“Are there Haitians in Moscow? The answer is “yes” since the Haitian community is made up of 54 students, most of them studying at the University of Peoples’ Friendship in Moscow. Four of them are enrolled in other universities, still in Moscow.
Less than a dozen other Haitians live in Russia. Most are children of former compatriots who lived in the communist era or students who married Russian women. It is even said that one of the first Haitian immigrants, René Théodore (Unified Party of Haitian Communists, PUCH) have children living in Russia.
Haitian academics study economics, public relations, international relations, agronomy, computer science, engineering and medicine. With few exceptions, Haitian academics score very well in exams.
The biggest difficulty faced by our compatriots is learning the Russian language and adapting to the climate. Before starting regular classes, at least 12 to 18 months are necessary to become familiar with Russian, a difficult language, since even after four years, some can not speak it well.
The climate in Russia is hard to bear: summer lasts only 2 months, with temperature drops from 30 ° to 16 ° in the space of a few hours. In winter, temperatures of up to 40 ° are scary, breathing becomes difficult and the cold is very intense.
While most of the students are past fellows in Cuba, some have applied as ‘contractual’ with the help of a Boston-based Association and pay only $ 2,000 to $ 2,500 a year. Next year, some twenty young Haitians under the age of 23 must arrive in Moscow to continue their university studies.
Although small, the Haitian community is not isolated, as students live on the same campus of the University of Peoples’ Friendship and gather to celebrate special occasions, including Haiti’s Independence Day. January 1st, or that of the flag on May 18th and sometimes constitute prayer cells.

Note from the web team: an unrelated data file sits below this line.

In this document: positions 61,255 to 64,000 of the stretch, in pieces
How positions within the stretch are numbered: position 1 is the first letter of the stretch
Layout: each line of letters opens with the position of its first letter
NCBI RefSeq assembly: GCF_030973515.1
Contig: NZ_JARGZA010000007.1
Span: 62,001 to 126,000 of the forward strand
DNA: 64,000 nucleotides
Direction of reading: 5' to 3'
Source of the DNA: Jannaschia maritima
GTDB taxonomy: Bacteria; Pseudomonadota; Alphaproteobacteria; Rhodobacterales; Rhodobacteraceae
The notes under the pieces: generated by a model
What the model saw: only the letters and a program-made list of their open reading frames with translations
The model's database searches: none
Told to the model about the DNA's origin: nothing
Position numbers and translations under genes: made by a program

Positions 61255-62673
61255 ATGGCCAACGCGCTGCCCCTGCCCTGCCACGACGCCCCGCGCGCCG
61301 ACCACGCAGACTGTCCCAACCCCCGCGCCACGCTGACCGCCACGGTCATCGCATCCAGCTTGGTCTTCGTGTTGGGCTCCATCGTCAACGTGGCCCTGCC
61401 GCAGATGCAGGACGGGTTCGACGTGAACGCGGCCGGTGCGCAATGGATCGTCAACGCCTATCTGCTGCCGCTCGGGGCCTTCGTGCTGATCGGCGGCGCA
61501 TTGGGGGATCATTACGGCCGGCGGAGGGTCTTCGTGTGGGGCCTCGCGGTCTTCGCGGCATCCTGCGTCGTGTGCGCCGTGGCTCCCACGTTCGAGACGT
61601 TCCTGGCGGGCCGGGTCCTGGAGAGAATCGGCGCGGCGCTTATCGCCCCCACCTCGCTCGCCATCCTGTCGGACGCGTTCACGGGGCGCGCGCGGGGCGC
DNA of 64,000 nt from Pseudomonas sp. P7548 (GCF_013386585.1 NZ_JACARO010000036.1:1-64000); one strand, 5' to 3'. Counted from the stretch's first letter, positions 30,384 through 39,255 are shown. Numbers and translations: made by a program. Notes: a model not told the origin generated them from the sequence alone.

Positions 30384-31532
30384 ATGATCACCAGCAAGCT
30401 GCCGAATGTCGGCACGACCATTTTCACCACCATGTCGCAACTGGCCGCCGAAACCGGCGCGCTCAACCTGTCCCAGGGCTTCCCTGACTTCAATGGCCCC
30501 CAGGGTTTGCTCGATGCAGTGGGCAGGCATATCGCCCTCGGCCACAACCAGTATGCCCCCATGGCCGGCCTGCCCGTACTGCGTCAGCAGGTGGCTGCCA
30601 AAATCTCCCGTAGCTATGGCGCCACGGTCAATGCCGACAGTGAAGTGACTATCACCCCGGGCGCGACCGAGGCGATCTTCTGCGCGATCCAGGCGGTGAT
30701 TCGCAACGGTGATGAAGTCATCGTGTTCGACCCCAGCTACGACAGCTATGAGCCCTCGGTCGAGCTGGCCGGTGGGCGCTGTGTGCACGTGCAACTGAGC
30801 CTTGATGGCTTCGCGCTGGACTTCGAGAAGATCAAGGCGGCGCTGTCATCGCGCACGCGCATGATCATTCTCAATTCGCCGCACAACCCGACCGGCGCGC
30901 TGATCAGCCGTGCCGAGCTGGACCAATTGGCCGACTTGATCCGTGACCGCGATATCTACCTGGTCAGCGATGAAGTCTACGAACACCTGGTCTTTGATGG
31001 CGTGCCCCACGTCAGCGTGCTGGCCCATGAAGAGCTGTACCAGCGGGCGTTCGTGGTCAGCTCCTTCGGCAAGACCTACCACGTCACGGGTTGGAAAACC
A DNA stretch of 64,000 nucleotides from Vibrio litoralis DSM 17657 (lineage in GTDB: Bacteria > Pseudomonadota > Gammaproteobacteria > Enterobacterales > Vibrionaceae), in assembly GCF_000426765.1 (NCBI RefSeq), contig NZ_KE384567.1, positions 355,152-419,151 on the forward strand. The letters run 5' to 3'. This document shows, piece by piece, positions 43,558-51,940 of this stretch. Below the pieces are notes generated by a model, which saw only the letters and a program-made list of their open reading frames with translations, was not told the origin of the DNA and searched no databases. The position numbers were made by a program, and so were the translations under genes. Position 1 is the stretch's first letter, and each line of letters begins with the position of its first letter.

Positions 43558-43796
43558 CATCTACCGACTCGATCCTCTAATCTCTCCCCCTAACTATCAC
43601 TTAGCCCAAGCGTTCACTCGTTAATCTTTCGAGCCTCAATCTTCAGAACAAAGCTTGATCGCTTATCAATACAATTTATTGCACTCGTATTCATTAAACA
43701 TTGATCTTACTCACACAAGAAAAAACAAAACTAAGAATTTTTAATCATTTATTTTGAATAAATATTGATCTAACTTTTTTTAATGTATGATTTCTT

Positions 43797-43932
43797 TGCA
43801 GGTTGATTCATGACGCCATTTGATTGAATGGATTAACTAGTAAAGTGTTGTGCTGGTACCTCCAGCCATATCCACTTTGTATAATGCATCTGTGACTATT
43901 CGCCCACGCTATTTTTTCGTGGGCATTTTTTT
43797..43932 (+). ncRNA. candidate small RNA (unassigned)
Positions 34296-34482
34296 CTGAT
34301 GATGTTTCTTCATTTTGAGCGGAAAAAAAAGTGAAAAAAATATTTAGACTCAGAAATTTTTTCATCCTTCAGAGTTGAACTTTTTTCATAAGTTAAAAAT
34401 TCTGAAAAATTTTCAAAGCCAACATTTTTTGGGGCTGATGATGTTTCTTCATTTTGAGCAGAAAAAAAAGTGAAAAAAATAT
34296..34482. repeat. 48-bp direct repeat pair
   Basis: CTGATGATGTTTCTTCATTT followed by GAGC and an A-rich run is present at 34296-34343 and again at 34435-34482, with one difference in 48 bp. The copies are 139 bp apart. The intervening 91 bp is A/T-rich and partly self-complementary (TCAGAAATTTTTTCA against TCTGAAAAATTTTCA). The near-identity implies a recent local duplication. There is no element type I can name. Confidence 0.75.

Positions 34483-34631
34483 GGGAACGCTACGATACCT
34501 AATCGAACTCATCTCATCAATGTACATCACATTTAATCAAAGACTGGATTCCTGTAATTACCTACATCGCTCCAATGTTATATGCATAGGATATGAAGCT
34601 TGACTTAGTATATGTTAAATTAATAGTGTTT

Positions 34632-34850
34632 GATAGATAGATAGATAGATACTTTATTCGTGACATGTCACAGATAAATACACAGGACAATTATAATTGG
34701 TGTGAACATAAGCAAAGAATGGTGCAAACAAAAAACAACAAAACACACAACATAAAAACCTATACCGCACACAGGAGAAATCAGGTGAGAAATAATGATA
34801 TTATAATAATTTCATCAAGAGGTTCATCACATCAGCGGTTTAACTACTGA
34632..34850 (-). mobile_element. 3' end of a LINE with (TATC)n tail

An association has even been created with a view to bringing the two peoples closer together. Although there is still no diplomatic relations between Russia and Haiti, the President of the “Association of the Haitian Community in Russia” the medical student Fabiola Dalvius, said to work towards the establishment of a Haitian Consulate in Moscow and also hopes that more Haitians, like her, will have the opportunity to study in Russia.
When one considers the quality of the State University of Haiti which does not even have a real campus and the exorbitant cost of the treatment of the private faculties, it would be necessary to salute the craze of the Haitians to study in Russia.
Haitian students do not intend to stay in Russia after graduation. In addition to those who plan to work in other foreign countries, many are planning to return home ; one way, they say, to contribute to the development of Haiti and to renew intellectual and professional resources at a time when many of our brains are being recovered by other nations, Canada in particular.”